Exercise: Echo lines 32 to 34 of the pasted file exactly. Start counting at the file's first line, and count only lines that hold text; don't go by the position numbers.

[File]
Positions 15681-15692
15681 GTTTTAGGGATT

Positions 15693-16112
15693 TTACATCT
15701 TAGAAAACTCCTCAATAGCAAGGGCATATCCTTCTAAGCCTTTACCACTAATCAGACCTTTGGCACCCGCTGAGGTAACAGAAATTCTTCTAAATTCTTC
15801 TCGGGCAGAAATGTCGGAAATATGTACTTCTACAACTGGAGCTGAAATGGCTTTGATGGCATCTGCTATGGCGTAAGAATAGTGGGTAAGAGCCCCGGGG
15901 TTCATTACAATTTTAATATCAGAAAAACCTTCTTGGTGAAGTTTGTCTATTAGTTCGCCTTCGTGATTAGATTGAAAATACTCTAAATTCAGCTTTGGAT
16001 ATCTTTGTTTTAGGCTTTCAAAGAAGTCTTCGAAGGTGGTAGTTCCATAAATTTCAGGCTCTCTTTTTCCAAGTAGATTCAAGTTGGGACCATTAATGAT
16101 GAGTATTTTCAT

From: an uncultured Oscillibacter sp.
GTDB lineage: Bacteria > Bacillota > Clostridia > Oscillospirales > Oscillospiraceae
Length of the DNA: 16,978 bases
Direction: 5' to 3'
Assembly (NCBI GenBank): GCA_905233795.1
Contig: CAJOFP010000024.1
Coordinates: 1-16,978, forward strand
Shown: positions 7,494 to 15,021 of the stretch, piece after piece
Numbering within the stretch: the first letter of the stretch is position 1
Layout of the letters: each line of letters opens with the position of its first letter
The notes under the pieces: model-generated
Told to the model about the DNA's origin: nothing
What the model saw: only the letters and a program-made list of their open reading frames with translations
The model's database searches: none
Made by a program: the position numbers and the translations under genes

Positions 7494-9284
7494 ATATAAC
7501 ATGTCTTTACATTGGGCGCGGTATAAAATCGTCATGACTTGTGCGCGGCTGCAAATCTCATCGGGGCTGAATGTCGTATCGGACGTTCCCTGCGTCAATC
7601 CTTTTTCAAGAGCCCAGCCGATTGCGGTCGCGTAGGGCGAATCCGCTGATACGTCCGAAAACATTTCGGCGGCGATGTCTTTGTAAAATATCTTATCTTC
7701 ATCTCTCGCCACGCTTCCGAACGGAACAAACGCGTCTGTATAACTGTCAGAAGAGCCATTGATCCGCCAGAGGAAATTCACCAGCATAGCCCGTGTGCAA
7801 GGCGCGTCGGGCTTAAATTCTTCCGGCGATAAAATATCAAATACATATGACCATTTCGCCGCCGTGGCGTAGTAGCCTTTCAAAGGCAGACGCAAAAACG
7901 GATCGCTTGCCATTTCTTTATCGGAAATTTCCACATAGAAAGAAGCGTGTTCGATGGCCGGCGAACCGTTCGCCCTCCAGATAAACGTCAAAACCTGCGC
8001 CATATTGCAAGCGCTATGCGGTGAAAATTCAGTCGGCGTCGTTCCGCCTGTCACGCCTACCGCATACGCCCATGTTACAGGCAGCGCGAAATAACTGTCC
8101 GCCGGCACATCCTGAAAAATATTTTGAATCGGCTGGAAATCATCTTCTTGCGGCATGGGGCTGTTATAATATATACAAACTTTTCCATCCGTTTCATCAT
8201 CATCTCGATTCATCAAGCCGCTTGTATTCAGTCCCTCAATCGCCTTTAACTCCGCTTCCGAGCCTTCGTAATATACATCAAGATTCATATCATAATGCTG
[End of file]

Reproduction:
8001 CATATTGCAAGCGCTATGCGGTGAAAATTCAGTCGGCGTCGTTCCGCCTGTCACGCCTACCGCATACGCCCATGTTACAGGCAGCGCGAAATAACTGTCC
8101 GCCGGCACATCCTGAAAAATATTTTGAATCGGCTGGAAATCATCTTCTTGCGGCATGGGGCTGTTATAATATATACAAACTTTTCCATCCGTTTCATCAT
8201 CATCTCGATTCATCAAGCCGCTTGTATTCAGTCCCTCAATCGCCTTTAACTCCGCTTCCGAGCCTTCGTAATATACATCAAGATTCATATCATAATGCTG